The Week in Business: A Strong Push to Vaccinate
The government is going to require businesses with more than 100 employees to require vaccinations or weekly Covid tests.
The Week in Business: A Strong Push to Vaccinate
What’s Up? (Sept. 5-11)
Powering Up Solar
The Biden administration released a blueprint for how solar energy, which contributed less than 4 percent of the country’s electricity last year, could move toward producing almost half of the country’s electricity by 2050. This is in line with what most climate scientists say is necessary to prevent the worst effects of global warming, but it would require vast upgrades to the electric grid. Though the cost of solar panels has fallen steeply over the last decade, the plan would require trillions of dollars in investments by homeowners, businesses and the government to remake an energy infrastructure built for coal, natural gas and nuclear power plants.
A Blow to Apple
A federal judge ruled that Apple can no longer prohibit app developers from directing their users to pay elsewhere, a move that will allow them to avoid Apple’s commission of up to 30 percent on in-app purchases. The order came as part of a ruling in a lawsuit filed by Epic Games, the maker of Fortnite. While the decision is a blow to Apple that could affect the dynamics of its App Store business, the judge ruled in its favor on other counts, such as that Epic breached its contract with the company when it accepted payments directly from Fortnite users inside its iPhone app. The judge’s order takes effect in 90 days, and Apple could seek to block it before then.
The Start of the Elizabeth Holmes Trial
The long-delayed trial of the disgraced Theranos founder Elizabeth Holmes began on Wednesday. Along with her former business and romantic partner, Ramesh Balwani, Ms. Holmes was indicted on 12 counts of wire fraud and conspiracy to commit wire fraud in 2018. Both have pleaded not guilty. Theranos, which at its peak had a $9 billion valuation and a partnership with Walgreens, claimed it had found a revolutionary way to conduct blood tests to detect myriad diseases, all with a single finger prick. The company shut down shortly after the indictments. In opening statements, the prosecution argued that Ms. Holmes had lied about the technology’s capabilities and exaggerated revenue projections. The defense argued that Ms. Holmes was a naive and hardworking entrepreneur who simply failed.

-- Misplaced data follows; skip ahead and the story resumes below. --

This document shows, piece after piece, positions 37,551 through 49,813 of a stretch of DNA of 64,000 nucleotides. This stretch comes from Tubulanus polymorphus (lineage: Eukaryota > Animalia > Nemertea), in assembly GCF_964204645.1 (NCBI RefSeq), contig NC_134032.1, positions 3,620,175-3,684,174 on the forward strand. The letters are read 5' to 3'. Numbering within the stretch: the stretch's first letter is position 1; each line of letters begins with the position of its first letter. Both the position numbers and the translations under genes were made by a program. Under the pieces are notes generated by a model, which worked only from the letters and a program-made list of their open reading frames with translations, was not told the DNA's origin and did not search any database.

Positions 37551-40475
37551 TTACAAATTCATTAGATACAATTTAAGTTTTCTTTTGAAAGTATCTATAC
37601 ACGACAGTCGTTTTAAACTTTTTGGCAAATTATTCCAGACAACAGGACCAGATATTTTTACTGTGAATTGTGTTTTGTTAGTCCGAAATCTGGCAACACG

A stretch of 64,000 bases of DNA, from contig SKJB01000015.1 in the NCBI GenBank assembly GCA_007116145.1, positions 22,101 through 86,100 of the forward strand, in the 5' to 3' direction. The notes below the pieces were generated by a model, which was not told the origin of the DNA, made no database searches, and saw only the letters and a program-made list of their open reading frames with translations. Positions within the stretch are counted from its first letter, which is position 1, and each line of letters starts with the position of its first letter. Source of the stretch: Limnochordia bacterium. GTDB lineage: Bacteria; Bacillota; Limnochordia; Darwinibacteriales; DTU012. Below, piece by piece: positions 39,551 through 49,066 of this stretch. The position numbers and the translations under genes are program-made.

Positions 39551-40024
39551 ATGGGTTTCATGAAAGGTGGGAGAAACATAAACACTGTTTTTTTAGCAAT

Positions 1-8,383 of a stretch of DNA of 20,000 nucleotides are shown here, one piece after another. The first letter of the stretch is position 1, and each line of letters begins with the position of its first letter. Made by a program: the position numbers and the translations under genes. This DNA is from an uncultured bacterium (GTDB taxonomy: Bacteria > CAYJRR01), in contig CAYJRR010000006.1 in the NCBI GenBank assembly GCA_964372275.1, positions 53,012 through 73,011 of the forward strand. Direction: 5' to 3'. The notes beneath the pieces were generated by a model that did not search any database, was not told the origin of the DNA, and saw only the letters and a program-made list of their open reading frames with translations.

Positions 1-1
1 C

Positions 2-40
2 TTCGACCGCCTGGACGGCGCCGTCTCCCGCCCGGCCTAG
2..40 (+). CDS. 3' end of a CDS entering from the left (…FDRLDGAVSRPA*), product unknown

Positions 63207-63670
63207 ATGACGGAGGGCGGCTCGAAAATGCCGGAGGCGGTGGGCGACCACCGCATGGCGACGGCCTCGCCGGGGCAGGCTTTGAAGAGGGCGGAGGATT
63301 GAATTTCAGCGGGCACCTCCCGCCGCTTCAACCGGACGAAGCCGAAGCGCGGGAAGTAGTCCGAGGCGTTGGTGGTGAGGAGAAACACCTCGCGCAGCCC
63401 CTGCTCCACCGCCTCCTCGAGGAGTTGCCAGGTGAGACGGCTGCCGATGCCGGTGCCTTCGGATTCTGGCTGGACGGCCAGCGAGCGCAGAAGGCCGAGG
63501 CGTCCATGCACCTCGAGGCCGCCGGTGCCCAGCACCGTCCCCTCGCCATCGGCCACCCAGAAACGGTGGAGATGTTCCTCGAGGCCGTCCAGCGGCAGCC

What’s Next? (Sept. 12-18)
Getting Tough on Vaccinations
As part of a wide-ranging plan to tackle the pandemic, President Biden said that all businesses with more than 100 employees will have to require their workers to get vaccinated or face weekly testing, instructing the Occupational Safety and Health Administration to put the new rule in place. While many companies already have vaccine requirements, a mandate to mandate may provide cover for companies that had been afraid a requirement would make hiring more difficult. “It levels the playing field,” Ian Schaefer, a partner at the law firm Loeb & Loeb, told The New York Times. It isn’t yet clear when the new rules will take effect, how the government will track information about vaccines or what penalties companies will face if they do not to follow the new requirement.
Taxing Stock Buybacks
Proponents of former President Donald J. Trump’s corporate tax cut in 2017 argued that companies would use the savings to grow their businesses and the economy. Instead, many companies bought their own stock in an effort to boost the share price and project confidence. Now, Democrats are coalescing around a plan to tax those stock buybacks, which is likely to be included in the Senate’s budget bill. The proposal would tax buybacks at 2 percent, which Democrats say would bring in about $270 billion over 10 years, while pushing companies to invest more in their workers and their businesses. Proponents of buybacks say there’s little evidence that taxing them would encourage companies to spend elsewhere.
How Much Did Prices Go Up?
The Labor Department will give its latest report on rising prices on Tuesday. And investors will be looking at the August data for the Consumer Price Index for clues on whether the increasing prices in the pandemic are temporary. Some of the higher price are in categories where prices dropped as lockdown orders took effect last year, such as airline tickets, or for items like as cars that have been affected by shortages of computer chips. Both of those circumstances are tied to the pandemic. Another sign that inflation may be temporary? Prices have also popped in advanced economies around the world — despite vastly different policy approaches to cushioning the economic blow of the pandemic.
Unfilled jobs reached another record high. El Salvador’s adoption of Bitcoin got off to a rocky start. Maybe a week off will convince you not to quit? And the Macy’s Thanksgiving parade is back on (with a requirement for participants to be masked and vaccinated).